Yet, just over 100 years ago cars were largely viewed as being rich men’s toys. That all changed with Henry Ford.
In December 1913 Henry Ford introduced the first car assembly line. Two months later he further improved upon his process by adding the first mechanized belt. This conveyor belt moved cars down an assembly line at a pace of 6 feet per minute. (Snail pace by modern times.) Yet that improvement had a huge impact: it made it possible to assemble a Model T in far less time (only 93 minutes) and for far less cost. All this resulted in a car that was affordable to many people—not just the elite. By 1924 you could buy a Model T for $260.00 (equivalent of about $3500 today).
Ford’s innovations also had a significant social impact. Because of the lower manufacturing costs, Ford could afford to pay his workers higher wages. In addition, the increased efficiency of the manufacturing process meant that employees could work shorter days. From a consumer science point of view, the Model T may be the first example of brand loyalty: for the first time there was a group of people who would only buy Fords.
Ford continually looked for more efficient ways to produce his vehicles. He realized the value of mass production and knew that the fewer variations in the product, the easier it was to produce a quality item. So he standardized the Model T even down to the color: they were all black. In addition, he was open to putting his ideas into practice even if it meant moving his operation from St. Louis, Missouri to Highland Park, Michigan. This new building was specifically designed to accommodate the changes he had initiated in production methods and assembly line manufacturing.
Watching the early cars move down the assembly line must have been amazing. At each stage a person added parts, and those parts became a car. Everyone and every job was critical. If a part was not there or a person installed a component incorrectly, the assembly had to stop. Specialization of labor made the concept possible. Ford’s implementation was both elegant and innovative.
The workers trained on Ford’s system were indeed on the forefront of an industrial revolution.. Imagine the stories told around the dinner table when those workers got home each night and described their day. It must have been fascinating to relatives to hear how a complete car could be built in less than 2 hours.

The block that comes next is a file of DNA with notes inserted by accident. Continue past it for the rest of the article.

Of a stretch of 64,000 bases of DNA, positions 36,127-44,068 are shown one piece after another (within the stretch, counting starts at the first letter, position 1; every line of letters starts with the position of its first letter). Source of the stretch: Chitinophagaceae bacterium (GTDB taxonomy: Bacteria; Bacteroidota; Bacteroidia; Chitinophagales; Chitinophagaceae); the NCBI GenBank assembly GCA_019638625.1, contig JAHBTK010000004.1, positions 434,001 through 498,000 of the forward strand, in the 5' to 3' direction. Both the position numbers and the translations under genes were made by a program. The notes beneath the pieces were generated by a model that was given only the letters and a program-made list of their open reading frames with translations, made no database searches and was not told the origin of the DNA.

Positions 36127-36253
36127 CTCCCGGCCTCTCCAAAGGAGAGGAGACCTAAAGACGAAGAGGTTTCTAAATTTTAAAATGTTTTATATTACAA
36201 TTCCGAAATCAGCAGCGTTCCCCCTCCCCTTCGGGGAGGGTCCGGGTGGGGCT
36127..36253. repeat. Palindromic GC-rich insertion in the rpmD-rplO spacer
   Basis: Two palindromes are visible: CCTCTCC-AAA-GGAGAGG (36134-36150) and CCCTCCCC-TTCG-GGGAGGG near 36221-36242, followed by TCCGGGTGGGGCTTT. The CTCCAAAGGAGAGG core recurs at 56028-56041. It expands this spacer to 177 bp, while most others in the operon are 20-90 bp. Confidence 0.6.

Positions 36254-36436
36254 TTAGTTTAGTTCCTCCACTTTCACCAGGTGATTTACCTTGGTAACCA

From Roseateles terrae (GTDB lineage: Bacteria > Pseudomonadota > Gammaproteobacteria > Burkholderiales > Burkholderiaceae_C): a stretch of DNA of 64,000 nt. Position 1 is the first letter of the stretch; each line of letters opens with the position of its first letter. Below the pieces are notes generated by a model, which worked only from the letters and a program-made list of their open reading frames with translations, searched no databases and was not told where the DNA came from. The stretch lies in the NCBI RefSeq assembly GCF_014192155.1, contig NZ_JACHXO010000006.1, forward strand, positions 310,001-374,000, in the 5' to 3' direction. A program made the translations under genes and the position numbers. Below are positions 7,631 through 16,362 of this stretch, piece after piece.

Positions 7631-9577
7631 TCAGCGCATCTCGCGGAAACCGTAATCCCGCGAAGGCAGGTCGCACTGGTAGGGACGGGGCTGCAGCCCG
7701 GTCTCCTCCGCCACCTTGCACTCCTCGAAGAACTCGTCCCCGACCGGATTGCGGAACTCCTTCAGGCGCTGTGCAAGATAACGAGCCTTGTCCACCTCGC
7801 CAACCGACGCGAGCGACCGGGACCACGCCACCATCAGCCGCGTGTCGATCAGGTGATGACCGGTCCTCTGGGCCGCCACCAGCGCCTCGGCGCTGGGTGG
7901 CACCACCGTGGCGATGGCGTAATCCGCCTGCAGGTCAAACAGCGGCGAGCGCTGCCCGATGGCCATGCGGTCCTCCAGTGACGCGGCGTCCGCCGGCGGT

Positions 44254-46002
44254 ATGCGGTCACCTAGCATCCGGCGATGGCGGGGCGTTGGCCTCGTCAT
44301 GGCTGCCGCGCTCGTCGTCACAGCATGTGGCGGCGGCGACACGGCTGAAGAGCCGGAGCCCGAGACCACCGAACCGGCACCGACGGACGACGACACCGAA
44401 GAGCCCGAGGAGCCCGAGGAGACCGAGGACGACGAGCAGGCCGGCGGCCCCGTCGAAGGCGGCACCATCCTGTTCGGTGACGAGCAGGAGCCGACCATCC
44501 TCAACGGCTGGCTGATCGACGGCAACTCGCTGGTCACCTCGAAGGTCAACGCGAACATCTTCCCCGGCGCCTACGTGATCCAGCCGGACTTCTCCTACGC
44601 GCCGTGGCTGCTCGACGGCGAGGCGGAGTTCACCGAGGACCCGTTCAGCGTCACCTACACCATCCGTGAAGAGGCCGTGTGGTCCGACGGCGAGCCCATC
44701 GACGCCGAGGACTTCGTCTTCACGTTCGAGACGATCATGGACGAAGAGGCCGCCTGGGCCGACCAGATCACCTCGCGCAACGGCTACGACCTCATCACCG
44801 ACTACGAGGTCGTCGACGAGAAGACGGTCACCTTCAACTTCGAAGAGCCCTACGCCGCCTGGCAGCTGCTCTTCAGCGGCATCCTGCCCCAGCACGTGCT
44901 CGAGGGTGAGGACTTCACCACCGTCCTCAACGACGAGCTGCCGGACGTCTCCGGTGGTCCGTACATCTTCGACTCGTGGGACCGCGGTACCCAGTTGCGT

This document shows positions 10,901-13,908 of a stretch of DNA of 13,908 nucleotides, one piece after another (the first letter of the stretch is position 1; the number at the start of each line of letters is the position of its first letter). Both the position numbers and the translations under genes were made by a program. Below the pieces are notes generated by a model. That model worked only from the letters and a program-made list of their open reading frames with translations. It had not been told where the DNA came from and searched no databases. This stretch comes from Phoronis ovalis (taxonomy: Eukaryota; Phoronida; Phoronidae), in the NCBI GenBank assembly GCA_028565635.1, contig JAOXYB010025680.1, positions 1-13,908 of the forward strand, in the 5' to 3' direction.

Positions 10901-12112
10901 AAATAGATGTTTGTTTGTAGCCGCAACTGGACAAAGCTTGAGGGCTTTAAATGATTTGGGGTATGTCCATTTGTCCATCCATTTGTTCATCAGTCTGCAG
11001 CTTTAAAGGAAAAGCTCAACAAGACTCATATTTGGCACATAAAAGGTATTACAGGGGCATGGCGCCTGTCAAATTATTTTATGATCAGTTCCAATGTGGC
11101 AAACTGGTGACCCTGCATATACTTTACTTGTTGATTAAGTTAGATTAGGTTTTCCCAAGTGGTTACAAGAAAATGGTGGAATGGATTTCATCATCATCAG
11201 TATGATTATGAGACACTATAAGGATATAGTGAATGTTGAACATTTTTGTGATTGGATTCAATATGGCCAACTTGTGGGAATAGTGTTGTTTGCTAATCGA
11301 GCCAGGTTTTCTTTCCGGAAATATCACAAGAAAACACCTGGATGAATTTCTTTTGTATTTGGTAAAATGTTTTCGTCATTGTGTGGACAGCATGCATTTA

Most of these stories are lost to time now, but that does not excuse us from documenting our own work days and daily life. We live in a time when innovations happen every day, and we have witnessed the development of various industries, including railroads, airplanes, space and telecommunications, communications and computers. Take advantage of this window in history in which we live and record some of your technology memories on Saving Memories Forever today. Ask older relatives for their “work” stories as well. Find out what their daily tasks included. Discover how they coped with changes in the workplace. Their perseverance (and ours) is a good lesson for both current and future generations.
Manufacturing in America will continue to be innovative. It will continue to improve the efficiency and quality on mass production assembly lines; it also promises innovation in the area of building custom products. Just think about it: 3-D printers can now make small plastic items from a photograph!
Pay attention to the innovations that you notice in your life: the car that parks itself, the GPS and wearable technology that allow you to feel safe while exploring, the new advances in medicine, the latest pictures from remote spacecraft. Take in their wonder. Even better: create an “In the Day Of” recording. Sit down with family members and have each member talk about their day. Then share these stories. Make it possible for future generations to have this insight. They’ll want to know. Your ordinary day will be fascinating to them.